Apparently the NYT Magazine has come to the none to surprising conclusion that conservative blogs are more effective than their liberal counterparts, and will say so in a published article this weekend.
I don't mean to be harsh on our friends at the Times, I'm a subscriber, and despite their obvious and at times, overwhelming, liberal bias they remain the best source of news in the U.S. This is because of their scope of coverage, and the fact that most other papers cover a only a subset of stories that the Times deems important, usually following the Times' theme. Really though, it is hard to believe that the NYT is just now realizing this fact.
The interesting question for liberals to ask themselves is "why is this so?"
The broad answer, in my view, is simple; conservative blogs, reflective of the state of conservatism, are just more interesting. This is not to say there aren't interesting liberals out there, surely there are, but modern liberalism is not a movement that welcomes diversity of thought. For all the bluster we hear from our liberal friends about diversity and celebrating our differences, at a practical level there is little or no commitment to anything other than a very shallow interpretation of these views.
Think about it. When was the last time a pro-life speaker was allowed prime-time podium time at the Democratic convention? We know that just as pro-choice Republicans exist, there are pro-life Democrats, but to publicly espouse these views is to risk alienation from the powers that control liberal money.
Similarly, it is nearly impossible to find an African American in liberal circles that has any different view on race relations or affirmative action than the orthodox liberal views that were developed in the 1960's. This, more than anything, is the reason why black thinkers with differing views have been forced to join the conservative movement in order to get their views heard. Think I'm wrong? Give Clarence Thomas a call, or perhaps Bill Cosby and ask how their alternative views have been received in liberal circles.
All of this has resulted in a stagnation of liberal philosophy that reflects a worldview of a time that has passed. Enforced groupthink such as we've seen in liberalism never results in progress and often ends with the dissolution of the organizations that were created to promote the underlying views; ie., in this case the Democratic Party. History is replete with examples of groups that have died because they failed to evolve. In fact, Darwin said it best when he said that "victory does not go to the strongest, but to those that can best adapt to change".
Truly the most bizarre aspect to this decline of liberalism has been that it was the direct result of being correct. I, and many of my fellow conservatives, can speak to this point better than most since we started our political lives as liberals. I won't rehash the history, but all of us in our way supported the push for equality, freedom and yes, the pursuit of happiness for all. The really cool thing is that we won! Oh, of course things aren't perfect and perhaps they never will be, but if anything is certain it is this; different times and different situations demand a change in process, thought and approach.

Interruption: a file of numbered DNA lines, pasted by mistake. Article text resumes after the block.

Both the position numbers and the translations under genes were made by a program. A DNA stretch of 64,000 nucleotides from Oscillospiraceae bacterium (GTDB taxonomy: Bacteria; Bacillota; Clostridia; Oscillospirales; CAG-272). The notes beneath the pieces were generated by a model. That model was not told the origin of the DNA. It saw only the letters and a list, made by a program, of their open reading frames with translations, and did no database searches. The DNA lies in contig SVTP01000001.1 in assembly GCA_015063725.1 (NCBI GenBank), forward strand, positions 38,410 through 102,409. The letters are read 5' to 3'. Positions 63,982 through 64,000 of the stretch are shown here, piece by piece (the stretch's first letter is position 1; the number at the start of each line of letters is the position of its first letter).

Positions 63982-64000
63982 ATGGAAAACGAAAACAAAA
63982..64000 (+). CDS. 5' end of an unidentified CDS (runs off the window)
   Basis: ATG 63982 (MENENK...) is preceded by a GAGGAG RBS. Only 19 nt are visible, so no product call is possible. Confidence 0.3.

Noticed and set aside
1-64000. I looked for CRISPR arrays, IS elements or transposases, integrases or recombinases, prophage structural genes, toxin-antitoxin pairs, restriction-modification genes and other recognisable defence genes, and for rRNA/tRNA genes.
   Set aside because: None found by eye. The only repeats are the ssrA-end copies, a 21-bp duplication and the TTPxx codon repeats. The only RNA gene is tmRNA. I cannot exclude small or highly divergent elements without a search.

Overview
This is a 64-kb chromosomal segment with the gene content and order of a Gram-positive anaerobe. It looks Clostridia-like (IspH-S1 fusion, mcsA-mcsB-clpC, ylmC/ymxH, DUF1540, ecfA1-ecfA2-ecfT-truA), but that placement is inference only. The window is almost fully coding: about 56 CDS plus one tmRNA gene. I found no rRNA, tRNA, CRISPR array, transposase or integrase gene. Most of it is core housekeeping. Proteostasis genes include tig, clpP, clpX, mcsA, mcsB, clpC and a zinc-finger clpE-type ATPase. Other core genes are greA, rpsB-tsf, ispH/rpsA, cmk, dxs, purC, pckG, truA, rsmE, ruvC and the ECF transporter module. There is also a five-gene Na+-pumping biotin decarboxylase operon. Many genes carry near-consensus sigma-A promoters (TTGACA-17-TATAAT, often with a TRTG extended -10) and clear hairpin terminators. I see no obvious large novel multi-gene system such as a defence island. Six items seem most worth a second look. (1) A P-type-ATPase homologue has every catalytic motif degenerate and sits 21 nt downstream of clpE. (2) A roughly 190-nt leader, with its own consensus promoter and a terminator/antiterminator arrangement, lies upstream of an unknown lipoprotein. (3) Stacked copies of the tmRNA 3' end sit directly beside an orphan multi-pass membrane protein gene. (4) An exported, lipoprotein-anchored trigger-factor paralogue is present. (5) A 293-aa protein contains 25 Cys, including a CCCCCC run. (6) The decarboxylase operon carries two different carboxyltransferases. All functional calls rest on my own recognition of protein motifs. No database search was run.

Liberals have failed to take this lesson in any significant way, and therefore have yielded ground and momentum to the conservative movement....."The Movement" as many of us called it when we first joined. And that is the point isn't it? "The Movement" implies that we have some. It ain't pretty, it's often raucous and we beat each other bloody when we don't agree. Just ask Harriet Miers.
The point is that conservatives don't have any single view which has been and continues to be to our benefit. I can name at least three major groups of conservatives; Paleocons, Neocons and Libertarians. Each group is divided by their underlying philosophical views. Paleocons "stand athwart history yelling stop". Neo-Cons, of which I am one, are "liberals who were mugged by reality". Libertarians want pot and prostitution legalized.
Ok, I'm just teasing my Libertarian friends there.
The point is each of these groups have underlying views that we hold dear and fight for within the conservative movement. Liberals on the other hand, rather than dividing themselves by philosophy, divide themselves by interest group. Women, minorities, Hollywood stars are just a few. These groups, because they want to battle for big government goodies, play a much different game than conservatives. Liberal groups make deals with each other to split spoils, and enforce groupthink so that each group's credibility and reason for existence is never really questioned. I'm not saying that conservatives are not guilty of some of the same things, but I am saying that unlike liberals it is not our entire reason for being.
So conservatives are more interesting. Because we're driven more by ideas we also are more entrepreneurial and tend to find new technologies such as the web, or ways of exploiting old technologies, such as radio, better than liberals. This is a shame because many of my liberal friends, and some of my liberal readers, are quite interesting and thought provoking people. I'm challenged by their ideas, I'm forced to question my own views and I enjoy the give and take that I have with these folks.
Alternatively, when I read the New York Times, or visit Kos I just roll my eyes.